Wildebeest Migration Serengeti
Much of the Serengeti was known to outsiders as Maasailand. The Maasai are known as fierce warriors and live alongside most wild animals with an aversion to eating game and birds, subsisting exclusively on their cattle. Historically, their strength and reputation kept the newly arrived Europeans from exploiting the animals and resources of most of their land. A rinderpest epidemic and drought during the 1890s greatly reduced the numbers of both Maasai and animal populations. The Tanzanian government later in the 20th century re-settled the Maasai around the Ngorongoro Crater. Poaching and the absence of fires, which had been the result of human activity, set the stage for the development of dense woodlands and thickets over the next 30–50 years. Tsetse fly populations now prevented any significant human settlement in the area.
By the mid-1970s, wildebeest and the Cape buffalo populations had recovered and were increasingly cropping the grass, reducing the amount of fuel available for fires. The reduced intensity of fires has allowed acacia to once again become established.
In the 21st century, mass rabies vaccination programmes for domestic dogs in the Serengeti have not only indirectly prevented hundreds of human deaths, but also protected wildlife species such as the endangered African wild dog.
The Great Migration
The Great Wildebeest Migration of giant herds of grazers across Northern Tanzania is a spectacular event. Over two million wildebeest, zebras and gazelles move through the Serengeti in search of green pasture, in a regular pattern. This is surely one of the greatest wonders of the natural world. Each year around the same time, the circular great wildebeest migration begins in the Ngorongoro Conservation Area of the southern Serengeti in Tanzania. This migration is a natural phenomenon determined by the availability of grazing. This phase lasts from approximately January to March, when the calving season begins – a time when there is plenty of rain-ripened grass available for the 260,000 zebra that precede 1.7 million wildebeest and the following hundreds of thousands of other plains game, including around 470,000 gazelles.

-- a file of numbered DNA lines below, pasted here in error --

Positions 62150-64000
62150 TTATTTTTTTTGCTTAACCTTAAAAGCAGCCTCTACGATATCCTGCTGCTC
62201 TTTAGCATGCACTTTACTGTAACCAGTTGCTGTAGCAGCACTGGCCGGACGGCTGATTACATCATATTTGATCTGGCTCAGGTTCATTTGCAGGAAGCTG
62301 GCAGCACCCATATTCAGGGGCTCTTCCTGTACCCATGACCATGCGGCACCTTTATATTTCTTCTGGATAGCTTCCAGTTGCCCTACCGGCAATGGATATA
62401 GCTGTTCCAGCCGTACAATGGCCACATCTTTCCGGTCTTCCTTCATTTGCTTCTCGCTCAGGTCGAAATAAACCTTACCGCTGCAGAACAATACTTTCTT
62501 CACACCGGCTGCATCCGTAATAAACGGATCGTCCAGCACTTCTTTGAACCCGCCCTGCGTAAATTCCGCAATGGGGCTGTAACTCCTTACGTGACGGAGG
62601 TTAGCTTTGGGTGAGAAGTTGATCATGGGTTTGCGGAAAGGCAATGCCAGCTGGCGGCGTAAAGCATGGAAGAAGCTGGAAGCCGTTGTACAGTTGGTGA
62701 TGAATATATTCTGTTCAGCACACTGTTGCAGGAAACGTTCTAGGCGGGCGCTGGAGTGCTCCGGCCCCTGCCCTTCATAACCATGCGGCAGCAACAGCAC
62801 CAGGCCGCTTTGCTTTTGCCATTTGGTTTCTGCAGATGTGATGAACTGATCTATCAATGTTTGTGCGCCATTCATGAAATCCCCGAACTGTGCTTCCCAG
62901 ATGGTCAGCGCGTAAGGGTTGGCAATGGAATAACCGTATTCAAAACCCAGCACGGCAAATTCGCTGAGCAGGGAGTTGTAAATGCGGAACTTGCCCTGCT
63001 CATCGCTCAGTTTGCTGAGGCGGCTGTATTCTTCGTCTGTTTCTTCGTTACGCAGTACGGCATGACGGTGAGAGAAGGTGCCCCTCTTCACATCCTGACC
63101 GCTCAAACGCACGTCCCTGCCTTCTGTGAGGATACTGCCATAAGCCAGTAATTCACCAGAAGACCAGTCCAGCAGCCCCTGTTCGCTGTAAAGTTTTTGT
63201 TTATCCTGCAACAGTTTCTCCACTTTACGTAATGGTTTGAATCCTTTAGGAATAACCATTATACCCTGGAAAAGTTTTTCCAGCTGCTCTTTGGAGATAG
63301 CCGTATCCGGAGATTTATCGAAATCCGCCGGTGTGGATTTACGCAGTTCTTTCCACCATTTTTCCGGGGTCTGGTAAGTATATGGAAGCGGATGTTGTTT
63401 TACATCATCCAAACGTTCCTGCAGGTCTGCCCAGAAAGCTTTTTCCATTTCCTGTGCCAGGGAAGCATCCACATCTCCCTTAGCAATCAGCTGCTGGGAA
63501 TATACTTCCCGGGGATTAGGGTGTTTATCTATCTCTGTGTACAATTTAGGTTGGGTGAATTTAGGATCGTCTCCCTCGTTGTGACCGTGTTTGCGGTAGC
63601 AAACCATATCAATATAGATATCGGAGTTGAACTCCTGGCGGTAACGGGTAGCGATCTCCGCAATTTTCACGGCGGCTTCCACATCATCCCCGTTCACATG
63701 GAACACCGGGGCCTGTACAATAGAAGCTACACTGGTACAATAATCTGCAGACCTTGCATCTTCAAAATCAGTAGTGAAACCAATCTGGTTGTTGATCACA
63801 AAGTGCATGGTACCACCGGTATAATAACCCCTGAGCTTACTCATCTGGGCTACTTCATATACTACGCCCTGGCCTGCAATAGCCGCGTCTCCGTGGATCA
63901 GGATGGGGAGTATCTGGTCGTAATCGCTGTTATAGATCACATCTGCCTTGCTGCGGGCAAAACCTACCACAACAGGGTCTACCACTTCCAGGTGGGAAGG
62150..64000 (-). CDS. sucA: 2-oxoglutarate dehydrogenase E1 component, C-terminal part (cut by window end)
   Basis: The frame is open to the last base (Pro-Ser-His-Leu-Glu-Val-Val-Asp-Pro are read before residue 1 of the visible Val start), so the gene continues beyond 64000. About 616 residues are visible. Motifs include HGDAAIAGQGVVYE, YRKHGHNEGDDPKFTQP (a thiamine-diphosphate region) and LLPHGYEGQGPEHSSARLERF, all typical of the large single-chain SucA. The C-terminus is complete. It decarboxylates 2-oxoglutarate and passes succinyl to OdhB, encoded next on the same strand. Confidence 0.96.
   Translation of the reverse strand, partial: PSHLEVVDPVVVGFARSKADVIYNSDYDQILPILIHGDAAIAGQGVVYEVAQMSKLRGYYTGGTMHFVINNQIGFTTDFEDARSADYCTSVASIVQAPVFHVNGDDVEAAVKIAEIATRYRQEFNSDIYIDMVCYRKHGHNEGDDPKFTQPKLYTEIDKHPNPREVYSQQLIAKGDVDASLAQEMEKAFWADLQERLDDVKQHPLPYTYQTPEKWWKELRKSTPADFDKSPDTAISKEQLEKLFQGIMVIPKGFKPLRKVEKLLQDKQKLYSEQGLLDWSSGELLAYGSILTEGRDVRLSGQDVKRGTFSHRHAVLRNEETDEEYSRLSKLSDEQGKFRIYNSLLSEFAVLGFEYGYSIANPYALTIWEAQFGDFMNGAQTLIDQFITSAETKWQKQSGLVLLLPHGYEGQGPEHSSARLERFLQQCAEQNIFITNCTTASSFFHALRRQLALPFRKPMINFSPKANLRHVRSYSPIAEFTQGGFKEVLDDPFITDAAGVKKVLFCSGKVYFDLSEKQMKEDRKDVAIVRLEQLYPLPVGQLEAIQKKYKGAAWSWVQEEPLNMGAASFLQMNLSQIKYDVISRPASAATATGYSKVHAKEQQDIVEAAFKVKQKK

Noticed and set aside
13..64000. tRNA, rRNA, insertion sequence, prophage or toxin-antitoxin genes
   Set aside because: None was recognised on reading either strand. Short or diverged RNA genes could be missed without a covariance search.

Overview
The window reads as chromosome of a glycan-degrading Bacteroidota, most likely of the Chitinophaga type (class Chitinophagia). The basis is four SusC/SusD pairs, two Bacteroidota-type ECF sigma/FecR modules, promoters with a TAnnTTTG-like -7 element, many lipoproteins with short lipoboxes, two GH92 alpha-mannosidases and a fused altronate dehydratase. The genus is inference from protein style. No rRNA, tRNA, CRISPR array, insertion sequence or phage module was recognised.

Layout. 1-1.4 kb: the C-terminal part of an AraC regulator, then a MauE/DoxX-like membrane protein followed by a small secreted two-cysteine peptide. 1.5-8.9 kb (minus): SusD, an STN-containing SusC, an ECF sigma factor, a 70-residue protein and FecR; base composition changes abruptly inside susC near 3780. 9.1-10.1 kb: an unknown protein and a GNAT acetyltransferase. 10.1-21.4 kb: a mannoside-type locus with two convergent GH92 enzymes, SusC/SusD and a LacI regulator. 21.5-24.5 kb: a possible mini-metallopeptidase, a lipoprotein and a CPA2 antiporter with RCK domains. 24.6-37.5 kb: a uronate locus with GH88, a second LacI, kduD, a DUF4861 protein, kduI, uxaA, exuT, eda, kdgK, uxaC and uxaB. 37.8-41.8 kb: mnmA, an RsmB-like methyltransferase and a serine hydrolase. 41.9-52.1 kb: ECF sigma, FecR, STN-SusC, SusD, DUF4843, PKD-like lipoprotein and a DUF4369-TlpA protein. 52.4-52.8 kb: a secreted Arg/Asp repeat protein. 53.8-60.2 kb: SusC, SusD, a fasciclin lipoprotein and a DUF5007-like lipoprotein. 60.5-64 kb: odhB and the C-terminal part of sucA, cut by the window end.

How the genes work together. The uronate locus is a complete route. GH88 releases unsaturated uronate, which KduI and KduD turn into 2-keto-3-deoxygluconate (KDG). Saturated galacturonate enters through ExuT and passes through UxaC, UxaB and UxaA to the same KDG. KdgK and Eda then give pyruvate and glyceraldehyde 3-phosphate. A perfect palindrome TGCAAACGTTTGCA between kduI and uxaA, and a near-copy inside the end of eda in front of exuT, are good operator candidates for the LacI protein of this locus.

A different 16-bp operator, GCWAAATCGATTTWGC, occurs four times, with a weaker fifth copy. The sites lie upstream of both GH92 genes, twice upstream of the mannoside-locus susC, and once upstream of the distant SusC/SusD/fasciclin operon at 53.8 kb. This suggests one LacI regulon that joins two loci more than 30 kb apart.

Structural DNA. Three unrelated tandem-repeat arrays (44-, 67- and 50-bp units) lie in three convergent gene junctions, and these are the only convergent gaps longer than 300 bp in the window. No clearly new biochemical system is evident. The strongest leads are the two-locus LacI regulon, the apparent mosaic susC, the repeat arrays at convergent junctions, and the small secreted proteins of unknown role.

During February, the wildebeest spend their time on the short grass plains of the southeastern part of the ecosystem (Checkout the Asanja Moru, Luxury Bush Camp), grazing and giving birth to approximately 500,000 calves within a 2 to 3-week period. Few calves are born ahead of time and of these, hardly any survive. The main reason is that very young calves are more noticeable to predators when mixed with older calves from the previous year. As the rains end in May, the animals start moving northwest into the areas around the Grumeti River (Checkout the Asanja Grumeti, Luxury Tented Camp), where they typically remain until late June. The crossings of the Grumeti and Mara rivers beginning in July are a popular safari attraction because crocodiles are lying in wait. The herds arrive in Kenya in late July / August, where they stay for the remainder of the dry season, except that the Thomson’s and Grant’s gazelles move only east/west. In early November, with the start of the short rains the migration starts moving south again, to the short grass plains of the southeast, usually arriving in December in plenty of time for calving in February.
About 250,000 wildebeest die during the journey from Tanzania to the Maasai Mara National Reserve in southwestern Kenya, a total of 800 kilometres (500 mi). Death is usually from thirst, hunger, exhaustion, or predation.